Annie_Fox Here’s a site reports on really innovative programs like social/emotional learning curriculum in action.

chrstinef Great conversation…I think it is about teaching parents how to be their child’s emotional coach

kidlutions That’s exactly what we ARE! Emotional coaches! Emotional Intelligence (EI) is the best predictor of our success in life, trumps IQ, how early we learn to read, etc.

CoachNancyP Differentiation b/w bullying & conflict is that bullying is to intentionally gain power over another.

DianePMayer Some schools offer circus skills clubs that include juggling, unicycle riding, etc. and teachers have reported less bullying from these kids, more teamwork plus other benefits

MarjieKnudsen Yes, I’ve heard of kids being taught to juggle to help alleviate anxiety too.

kidlutions A great READ…”How Full is Your Bucket: Positive Strategies for Work and Life” by Tom Rath. They have one for kids, too!

MarjieKnudsen Here’s another good one: Have you filled your bucket today?

CoachNancyP Here’s a post I wrote on “bucket-filling”

DianePMayer I’ve been working on my juggling and teaching it to anxious kids–it helps them. Article on circus curriculum on

Annie_Fox And maybe parents could learn to stop juggling so many things at once and model more mindfulness for kids. When teachers get it, and parents get it… they create school communities with happier, kinder kids.

ShapingYouth Yep, agree Annie; & media could reduce the ‘hype’ as well. Larry Magid has great perspective/context here:

RJTwoHomes It can be scary when we remember that children do as we do!

Annie_Fox They sure do!

Parenting Question #4: I’m expecting our 2nd child in Dec. My 4 yr. old already says she doesn’t want a new baby in the family. Help!

kidlutions Your four year old is to be commended for her honesty! Who would want to be displaced?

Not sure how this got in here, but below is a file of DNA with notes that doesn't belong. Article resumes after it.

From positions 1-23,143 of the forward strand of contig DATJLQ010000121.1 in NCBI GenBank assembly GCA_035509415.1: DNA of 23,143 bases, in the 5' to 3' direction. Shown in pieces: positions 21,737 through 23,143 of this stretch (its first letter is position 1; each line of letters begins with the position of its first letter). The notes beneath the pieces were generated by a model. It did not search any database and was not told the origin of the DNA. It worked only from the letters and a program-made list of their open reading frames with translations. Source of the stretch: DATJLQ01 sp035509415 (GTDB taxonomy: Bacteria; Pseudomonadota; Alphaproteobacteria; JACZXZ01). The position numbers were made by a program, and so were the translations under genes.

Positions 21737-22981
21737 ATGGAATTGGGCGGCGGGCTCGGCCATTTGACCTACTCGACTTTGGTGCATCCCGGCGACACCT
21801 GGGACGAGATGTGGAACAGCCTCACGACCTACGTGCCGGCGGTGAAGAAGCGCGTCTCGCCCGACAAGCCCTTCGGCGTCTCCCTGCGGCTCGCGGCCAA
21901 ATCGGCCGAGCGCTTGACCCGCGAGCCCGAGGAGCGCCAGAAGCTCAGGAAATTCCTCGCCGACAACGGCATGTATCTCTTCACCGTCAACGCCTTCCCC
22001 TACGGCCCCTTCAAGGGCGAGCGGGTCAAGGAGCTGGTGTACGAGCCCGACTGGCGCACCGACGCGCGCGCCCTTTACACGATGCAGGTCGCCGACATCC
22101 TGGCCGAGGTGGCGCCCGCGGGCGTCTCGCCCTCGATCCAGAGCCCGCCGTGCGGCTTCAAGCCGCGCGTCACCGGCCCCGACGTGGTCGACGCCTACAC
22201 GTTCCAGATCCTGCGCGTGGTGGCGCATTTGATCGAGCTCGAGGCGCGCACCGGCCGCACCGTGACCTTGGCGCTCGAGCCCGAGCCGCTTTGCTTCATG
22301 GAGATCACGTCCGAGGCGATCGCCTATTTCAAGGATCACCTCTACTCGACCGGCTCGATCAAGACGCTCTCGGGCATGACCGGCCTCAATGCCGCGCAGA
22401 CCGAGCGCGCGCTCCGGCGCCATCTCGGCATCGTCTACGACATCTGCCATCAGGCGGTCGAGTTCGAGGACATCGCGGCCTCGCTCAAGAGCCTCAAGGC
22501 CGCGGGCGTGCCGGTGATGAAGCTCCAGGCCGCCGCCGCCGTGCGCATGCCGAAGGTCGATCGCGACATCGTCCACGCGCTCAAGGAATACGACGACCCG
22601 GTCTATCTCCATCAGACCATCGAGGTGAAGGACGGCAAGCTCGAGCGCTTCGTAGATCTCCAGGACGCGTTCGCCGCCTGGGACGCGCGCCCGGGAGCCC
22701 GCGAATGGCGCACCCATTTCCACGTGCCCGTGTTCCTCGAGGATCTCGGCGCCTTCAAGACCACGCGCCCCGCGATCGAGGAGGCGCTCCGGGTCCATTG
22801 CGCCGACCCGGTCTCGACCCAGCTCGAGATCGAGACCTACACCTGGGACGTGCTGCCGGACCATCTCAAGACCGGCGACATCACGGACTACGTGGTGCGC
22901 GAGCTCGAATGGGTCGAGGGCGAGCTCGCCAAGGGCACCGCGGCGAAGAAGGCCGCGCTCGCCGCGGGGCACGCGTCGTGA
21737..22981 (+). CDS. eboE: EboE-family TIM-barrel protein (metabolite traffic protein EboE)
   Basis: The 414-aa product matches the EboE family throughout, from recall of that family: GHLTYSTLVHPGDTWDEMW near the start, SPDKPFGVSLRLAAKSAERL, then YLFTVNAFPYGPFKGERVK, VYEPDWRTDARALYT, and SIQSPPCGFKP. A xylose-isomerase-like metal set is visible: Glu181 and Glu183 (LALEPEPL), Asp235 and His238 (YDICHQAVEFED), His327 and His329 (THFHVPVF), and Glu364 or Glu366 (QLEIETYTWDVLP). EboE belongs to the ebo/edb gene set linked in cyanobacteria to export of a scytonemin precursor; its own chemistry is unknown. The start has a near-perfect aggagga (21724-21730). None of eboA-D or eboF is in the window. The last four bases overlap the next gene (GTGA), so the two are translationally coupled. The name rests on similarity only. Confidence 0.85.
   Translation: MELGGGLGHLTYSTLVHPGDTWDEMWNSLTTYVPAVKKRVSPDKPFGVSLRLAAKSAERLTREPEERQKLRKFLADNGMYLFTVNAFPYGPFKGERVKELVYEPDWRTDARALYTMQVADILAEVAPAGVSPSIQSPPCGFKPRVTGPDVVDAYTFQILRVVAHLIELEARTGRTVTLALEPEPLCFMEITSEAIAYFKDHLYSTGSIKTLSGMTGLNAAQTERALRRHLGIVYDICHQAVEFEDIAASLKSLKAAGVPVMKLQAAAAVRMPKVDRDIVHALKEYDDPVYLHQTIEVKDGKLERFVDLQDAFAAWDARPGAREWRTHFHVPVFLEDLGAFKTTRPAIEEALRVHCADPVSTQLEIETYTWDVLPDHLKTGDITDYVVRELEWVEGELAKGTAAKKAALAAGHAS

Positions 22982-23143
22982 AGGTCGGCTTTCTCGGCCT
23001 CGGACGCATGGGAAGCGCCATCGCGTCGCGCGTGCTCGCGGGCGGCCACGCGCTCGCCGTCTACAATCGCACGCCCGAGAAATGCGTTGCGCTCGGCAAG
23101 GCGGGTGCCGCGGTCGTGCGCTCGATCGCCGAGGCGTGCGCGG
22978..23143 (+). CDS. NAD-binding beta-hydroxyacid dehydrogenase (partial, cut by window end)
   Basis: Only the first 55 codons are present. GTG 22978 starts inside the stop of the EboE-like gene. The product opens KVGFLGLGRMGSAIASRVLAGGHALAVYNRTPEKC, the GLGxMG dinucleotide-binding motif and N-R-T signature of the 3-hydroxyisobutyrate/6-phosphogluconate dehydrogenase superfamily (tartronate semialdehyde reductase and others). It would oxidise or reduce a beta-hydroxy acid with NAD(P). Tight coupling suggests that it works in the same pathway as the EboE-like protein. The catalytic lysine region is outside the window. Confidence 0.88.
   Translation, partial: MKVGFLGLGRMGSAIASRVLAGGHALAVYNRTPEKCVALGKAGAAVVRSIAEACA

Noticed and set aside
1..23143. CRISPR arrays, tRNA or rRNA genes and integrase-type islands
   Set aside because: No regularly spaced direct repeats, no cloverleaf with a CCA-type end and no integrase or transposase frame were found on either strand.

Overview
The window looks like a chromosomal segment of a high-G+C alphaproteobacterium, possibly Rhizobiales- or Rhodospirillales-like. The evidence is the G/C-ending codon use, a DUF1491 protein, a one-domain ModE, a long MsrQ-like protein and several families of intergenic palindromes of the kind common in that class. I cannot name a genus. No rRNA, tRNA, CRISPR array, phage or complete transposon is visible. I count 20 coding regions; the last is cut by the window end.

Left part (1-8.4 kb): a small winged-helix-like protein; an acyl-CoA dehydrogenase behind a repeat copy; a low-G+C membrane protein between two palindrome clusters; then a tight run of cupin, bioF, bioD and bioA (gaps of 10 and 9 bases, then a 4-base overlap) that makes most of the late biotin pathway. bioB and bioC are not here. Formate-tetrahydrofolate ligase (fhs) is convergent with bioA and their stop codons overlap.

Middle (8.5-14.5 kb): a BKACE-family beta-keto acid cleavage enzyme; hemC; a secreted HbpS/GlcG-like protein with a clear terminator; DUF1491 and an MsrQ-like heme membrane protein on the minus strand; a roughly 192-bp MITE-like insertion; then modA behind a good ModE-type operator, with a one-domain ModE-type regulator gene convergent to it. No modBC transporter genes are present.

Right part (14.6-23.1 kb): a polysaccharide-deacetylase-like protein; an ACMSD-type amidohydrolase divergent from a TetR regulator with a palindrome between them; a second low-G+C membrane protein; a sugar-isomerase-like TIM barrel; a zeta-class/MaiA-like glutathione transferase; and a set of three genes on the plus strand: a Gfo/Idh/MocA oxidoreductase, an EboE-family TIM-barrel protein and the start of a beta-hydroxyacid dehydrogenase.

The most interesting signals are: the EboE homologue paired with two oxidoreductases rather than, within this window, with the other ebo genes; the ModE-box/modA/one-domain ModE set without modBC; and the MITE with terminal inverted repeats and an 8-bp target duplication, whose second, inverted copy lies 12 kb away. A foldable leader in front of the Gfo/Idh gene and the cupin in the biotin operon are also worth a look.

MarjieKnudsen Let them be involved as much as possible. Let them make choices, about anything related…. Picking out baby clothes, paint color for room, toys for baby. Let them pick them and try them out first.

kidlutions When I was expecting my 2nd and 3rd, I gathered my other kid(s) on my lap and told them a story about how every time a mom has a new baby, her belly doesn’t just grow, her heart grows, too so w/each new baby, mom’s heart gets bigger and there is ALWAYS, ALWAYS enough LOVE for EVERYONE!

Annie_Fox Lovely! Inclusion in the family process of getting ready for the new baby… excellent advice!

MarjieKnudsen My daughters are 4 yrs apart… everything was fine ’til baby came along… hardest part, make sure time for both.

kidlutions Start talking up what a special role she will have as a BIG sister, maybe make up a story book w/ her about how special BIG sisters are and how much they have to TEACH the baby…and that the baby will have soooooo much to learn from her.

Annie_Fox But mom should be realistic that it’s going to be a transition for the #1 child. It’s also OK if firstborn doesn’t love love love the baby 24/7. Too pressure for #1 child to be “perfect” Not helpful. Not real.

kidlutions Annie, yes, it WILL be a transition. I FELT it, before I delivered each new baby myself!